The 'theological turn' in continental philosophy and the 'turn to Paul' in political philosophy have occasioned a return to radical theology, a tradition whose philosophical heritage can be traced to the death of God anunced in the work of Nietzsche and Hegel. John D. Caputo's deconstructive theology and Slavoj Zizek's materialist theology are two radical theologies that explore what it might mean to pass through the death of God and to abandon this experience as specifically Christian. Radical Theology and Emerging Christianity demonstrates how these theologies are transforming everyday religious practices through an examination of the work of Peter Rollins and Kester Brewin, two figures at the radical margins of a contemporary expression of Western religiosity called emerging Christianity. The author uses her analysis of all four figures to argue that deconstructive practices can enable religious communities to become part of a wider materialist collective in which the death of God continues to resonate. Pushing the methodological boundaries of philosophy of religion by examining religious practices as the site of philosophical signification, the book challenges scholars and practitioners alike to a new and more demanding dialogue between theory and practice.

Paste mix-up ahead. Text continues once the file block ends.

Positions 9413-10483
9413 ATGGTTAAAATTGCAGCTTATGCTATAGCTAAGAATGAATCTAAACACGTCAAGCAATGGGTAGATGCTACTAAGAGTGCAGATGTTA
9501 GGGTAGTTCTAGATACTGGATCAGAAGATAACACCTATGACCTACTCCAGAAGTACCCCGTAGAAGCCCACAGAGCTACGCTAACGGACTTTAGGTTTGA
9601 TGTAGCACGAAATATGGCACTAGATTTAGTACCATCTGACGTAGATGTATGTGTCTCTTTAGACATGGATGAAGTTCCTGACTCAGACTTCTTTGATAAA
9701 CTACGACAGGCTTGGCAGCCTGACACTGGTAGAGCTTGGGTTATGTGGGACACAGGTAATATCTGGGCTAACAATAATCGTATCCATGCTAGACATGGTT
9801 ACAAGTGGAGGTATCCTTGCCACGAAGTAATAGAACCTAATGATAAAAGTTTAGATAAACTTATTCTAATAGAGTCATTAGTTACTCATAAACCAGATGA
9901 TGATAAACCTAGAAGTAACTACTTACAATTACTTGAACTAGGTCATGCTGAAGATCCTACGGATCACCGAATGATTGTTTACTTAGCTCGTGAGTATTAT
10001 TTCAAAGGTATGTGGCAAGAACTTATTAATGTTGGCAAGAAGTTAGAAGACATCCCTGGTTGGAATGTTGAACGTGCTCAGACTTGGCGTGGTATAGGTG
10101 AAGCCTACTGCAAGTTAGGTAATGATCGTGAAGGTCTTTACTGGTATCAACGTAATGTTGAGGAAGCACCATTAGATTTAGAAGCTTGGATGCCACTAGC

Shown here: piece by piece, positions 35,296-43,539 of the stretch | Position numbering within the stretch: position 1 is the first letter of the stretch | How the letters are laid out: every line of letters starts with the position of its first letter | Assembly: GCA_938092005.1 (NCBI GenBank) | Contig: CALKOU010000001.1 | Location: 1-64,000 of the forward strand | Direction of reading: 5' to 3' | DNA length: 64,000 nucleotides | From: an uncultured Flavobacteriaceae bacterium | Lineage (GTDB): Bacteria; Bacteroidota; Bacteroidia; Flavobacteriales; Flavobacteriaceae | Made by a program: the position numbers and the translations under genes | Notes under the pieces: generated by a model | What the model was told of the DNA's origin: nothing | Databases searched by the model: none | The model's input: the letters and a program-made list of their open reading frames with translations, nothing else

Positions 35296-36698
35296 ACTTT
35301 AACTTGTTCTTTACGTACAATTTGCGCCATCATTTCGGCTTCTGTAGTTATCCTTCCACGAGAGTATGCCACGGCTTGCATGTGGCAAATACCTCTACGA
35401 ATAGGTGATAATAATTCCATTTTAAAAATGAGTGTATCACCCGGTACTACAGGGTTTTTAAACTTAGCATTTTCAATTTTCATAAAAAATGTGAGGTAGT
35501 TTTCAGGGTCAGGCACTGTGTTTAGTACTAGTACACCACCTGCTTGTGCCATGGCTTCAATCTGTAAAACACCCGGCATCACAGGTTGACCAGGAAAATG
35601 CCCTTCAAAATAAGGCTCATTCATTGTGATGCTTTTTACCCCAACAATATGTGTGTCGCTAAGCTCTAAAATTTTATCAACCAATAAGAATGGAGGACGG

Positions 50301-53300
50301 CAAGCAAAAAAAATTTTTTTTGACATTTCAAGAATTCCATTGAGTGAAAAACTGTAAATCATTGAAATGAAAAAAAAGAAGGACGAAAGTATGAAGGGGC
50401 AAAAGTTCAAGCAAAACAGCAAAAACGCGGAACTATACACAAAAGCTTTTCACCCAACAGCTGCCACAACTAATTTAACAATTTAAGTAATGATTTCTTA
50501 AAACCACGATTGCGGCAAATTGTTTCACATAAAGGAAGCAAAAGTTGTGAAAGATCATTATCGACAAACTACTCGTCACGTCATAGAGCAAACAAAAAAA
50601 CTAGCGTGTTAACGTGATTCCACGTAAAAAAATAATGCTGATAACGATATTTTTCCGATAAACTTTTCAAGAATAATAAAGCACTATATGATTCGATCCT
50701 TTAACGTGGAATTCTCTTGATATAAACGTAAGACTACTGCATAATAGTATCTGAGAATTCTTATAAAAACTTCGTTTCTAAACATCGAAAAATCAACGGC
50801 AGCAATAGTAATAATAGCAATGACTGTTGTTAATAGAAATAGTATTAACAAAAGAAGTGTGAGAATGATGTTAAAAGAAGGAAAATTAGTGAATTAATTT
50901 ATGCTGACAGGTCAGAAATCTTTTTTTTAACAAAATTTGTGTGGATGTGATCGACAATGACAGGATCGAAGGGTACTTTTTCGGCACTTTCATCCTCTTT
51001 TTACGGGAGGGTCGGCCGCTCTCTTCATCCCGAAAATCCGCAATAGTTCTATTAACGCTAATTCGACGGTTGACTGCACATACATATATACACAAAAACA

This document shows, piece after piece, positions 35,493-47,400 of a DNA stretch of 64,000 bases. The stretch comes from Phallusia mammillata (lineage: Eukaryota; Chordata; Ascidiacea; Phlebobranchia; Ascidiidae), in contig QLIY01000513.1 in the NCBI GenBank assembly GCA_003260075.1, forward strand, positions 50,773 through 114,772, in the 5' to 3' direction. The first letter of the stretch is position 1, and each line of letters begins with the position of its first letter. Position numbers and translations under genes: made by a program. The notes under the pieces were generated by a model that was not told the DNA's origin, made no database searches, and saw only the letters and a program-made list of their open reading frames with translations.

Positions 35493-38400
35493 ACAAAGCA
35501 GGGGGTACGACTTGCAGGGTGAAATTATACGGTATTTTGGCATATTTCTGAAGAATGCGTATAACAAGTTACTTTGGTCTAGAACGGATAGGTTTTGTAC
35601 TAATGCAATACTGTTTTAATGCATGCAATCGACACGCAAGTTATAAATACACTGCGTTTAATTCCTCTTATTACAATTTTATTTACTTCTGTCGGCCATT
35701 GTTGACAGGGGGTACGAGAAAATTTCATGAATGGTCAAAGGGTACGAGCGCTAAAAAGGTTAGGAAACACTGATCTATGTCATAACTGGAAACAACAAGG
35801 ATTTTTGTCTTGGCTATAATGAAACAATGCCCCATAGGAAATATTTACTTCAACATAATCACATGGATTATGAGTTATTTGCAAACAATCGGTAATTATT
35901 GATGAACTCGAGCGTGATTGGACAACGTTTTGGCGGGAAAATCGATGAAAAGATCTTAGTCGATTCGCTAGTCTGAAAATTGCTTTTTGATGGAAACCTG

Katharine Sarah Moody (PhD, Lancaster University, UK) works at the intersection of European philosophy of religion and the empirical study of contemporary Christianity. She has published in philosophical and political theology.
Katharine Sarah Moody
Taylor & Francis Ltd
Date of Publication
Religion: Comparative, General & Reference
Intensities: Contemporary Continental Philosophy of Religion